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Are resorts a good value for your vacation?

SmarterTravel

For those planning an upcoming vacation, the choice of accommodations has never been more diverse. Resorts, regardless of location, are an increasingly popular option for travelers seeking additional amenities. But are they really worth their cost? And, more importantly, are they a good choice for your vacation?

What is a resort?

Before answering those questions, it’s important to determine what a resort is. Years ago, a resort was simply known as a lodging property (often near the beach) with extra amenities such as activities, meals, drinks, and more. Today, resorts are more complex, and there is no one perfect definition. Now they may cater specifically to singles, seniors, families, golfers, or couples; offer a la carte or all-inclusive options; and be located in the mountains, near tropical beaches, or any number of places. Many regular hotels are also offering similar extras, making it difficult to distinguish between the two lodging types.

The experts we spoke to noted that hotels are becoming increasingly competitive in offering additional services, but affirm that resorts still hold the market on all-inclusive lodging options, especially for convenience. Doug Stallings, an editor for Fodor’s, separated resorts from hotels by “the kind of entertainment and recreational activities offered, as well as extensive dining options.” Mark Wiser, vice president of marketing for Club Med, outlined four major features of resorts that distinguish them from hotels: meals, beverages, activities, and entertainment, all included in the price of your stay.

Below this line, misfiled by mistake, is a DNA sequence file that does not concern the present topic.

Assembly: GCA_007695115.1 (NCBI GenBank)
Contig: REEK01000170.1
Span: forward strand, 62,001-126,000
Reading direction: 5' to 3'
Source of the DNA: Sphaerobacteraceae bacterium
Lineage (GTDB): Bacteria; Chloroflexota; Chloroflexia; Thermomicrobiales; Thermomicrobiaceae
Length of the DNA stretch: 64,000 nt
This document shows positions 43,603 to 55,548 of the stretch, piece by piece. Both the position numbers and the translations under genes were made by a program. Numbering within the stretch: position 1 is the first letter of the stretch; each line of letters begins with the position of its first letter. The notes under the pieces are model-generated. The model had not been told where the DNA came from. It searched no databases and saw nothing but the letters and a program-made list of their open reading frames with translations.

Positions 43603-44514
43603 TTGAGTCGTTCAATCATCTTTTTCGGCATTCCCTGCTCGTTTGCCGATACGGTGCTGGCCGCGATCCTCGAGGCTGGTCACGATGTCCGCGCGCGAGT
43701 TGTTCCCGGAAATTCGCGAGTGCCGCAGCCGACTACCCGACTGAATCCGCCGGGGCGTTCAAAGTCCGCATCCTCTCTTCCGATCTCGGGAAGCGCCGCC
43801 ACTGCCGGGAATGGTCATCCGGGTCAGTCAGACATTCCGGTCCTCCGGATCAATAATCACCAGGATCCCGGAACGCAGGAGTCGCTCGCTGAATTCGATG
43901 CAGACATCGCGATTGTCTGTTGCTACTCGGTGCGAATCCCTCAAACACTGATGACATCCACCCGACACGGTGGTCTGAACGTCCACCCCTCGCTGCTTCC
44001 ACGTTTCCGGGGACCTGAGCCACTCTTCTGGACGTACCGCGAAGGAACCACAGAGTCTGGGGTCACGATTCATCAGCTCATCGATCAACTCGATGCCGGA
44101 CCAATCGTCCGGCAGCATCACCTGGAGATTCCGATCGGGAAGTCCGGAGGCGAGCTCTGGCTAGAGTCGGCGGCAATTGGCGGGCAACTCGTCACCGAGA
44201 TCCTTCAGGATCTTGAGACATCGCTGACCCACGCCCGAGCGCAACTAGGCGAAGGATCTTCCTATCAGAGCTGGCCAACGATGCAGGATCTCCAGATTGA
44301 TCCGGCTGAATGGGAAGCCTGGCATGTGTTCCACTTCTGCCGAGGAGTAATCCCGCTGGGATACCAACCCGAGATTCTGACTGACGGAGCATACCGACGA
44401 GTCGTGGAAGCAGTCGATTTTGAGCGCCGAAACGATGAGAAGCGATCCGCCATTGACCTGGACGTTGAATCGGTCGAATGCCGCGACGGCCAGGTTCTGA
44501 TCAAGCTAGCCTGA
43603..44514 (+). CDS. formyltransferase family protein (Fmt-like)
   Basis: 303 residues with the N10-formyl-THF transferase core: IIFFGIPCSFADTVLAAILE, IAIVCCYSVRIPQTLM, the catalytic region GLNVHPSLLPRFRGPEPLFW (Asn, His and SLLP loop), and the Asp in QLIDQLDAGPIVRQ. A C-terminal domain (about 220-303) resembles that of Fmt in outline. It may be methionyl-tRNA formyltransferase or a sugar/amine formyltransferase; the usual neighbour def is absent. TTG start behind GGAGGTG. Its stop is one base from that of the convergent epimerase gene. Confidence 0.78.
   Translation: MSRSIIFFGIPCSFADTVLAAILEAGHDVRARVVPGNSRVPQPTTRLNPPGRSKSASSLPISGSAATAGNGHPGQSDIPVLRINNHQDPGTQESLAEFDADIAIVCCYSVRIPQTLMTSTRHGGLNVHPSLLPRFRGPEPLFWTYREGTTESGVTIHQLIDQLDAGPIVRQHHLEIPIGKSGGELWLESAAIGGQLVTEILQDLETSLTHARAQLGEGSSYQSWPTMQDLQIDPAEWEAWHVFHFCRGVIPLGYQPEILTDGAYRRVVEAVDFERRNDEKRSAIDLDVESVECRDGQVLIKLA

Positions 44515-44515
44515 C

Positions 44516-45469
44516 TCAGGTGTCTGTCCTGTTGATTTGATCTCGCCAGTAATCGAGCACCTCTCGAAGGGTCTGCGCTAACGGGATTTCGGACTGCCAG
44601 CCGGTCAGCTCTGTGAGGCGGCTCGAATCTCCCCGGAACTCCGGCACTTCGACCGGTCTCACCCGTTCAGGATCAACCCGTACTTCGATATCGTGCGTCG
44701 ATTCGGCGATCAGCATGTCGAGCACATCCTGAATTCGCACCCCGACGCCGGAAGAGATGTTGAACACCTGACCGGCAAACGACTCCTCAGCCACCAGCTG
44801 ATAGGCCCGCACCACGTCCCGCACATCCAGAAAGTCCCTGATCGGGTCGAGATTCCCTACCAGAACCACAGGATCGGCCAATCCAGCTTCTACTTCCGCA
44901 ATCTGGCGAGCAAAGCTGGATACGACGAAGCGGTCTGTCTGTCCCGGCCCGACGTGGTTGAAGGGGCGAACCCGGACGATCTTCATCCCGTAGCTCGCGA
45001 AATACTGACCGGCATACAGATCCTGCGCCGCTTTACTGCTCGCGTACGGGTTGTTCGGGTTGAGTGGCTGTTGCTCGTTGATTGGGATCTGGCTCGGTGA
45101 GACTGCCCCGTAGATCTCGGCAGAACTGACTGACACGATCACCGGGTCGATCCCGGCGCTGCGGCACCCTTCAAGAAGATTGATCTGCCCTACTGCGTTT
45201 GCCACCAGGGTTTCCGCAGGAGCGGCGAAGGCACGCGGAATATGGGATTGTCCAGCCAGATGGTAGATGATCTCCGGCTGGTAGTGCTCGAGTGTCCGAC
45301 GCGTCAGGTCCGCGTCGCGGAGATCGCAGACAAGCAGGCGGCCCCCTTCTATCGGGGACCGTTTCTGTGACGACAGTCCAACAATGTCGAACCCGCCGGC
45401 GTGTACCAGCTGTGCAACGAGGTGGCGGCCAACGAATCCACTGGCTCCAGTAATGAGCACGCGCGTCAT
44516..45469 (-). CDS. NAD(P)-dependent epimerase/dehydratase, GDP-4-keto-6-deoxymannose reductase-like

Above all else, resorts offer their guests convenience. “A resort will have a larger variety of options, increased activities and programming, over a hotel,” Amy Ziff, editor-at-large for Travelocity, noted. “Also, the facilities tend to be bigger, [having extras] such as fitness centers, spas, and pools.”

“Everything is there for you,” echoed Stallings. “It simplifies vacation planning.” Wiser advocated resorts because “you have the ability to do what you want, when you want, or do nothing at all. It’s a vacation with no sense of time or cost, and travelers can really live in the moment.”

Who do resorts serve best?

Resorts are a good option for travelers who like to participate in planned activities, as well as those who are less adventurous or do not want to expend a lot of effort in structuring their vacation. Naturally, there are specific traveler groups who fit within this definition, and resorts make an effort to appeal to them directly. “Families, couples, groups traveling together—these travelers may benefit from staying at a resort because of all the options available,” Ziff stated. For families, resorts will offer planned activities that appeal to all age groups, plus babysitting services for parents wishing to have some time to themselves. For example, Wiser noted that at Club Med, “you may have eight people in a family doing eight different activities, customized by age group, and everyone is happy.”

In addition, young adults—both couples and single travelers—may enjoy a resort stay. “Couples looking for a romantic escape, who want to do things together, plus receive instruction and equipment on some of the activities they want to do,” would be a good fit for a resort, Wiser stated. Resorts are also a popular choice with honeymooners seeking to relax after the stress of planning a wedding. Single travelers, on the other hand, will also find resorts catered just to them, with plenty of nightlife, entertainment, and similar-minded travelers at the same property.

Lastly, seniors may also be attracted to the convenient amenities of a resort, as there is less hassle in finding activities, booking tours, and choosing meal options.

Who would not benefit from staying at a resort?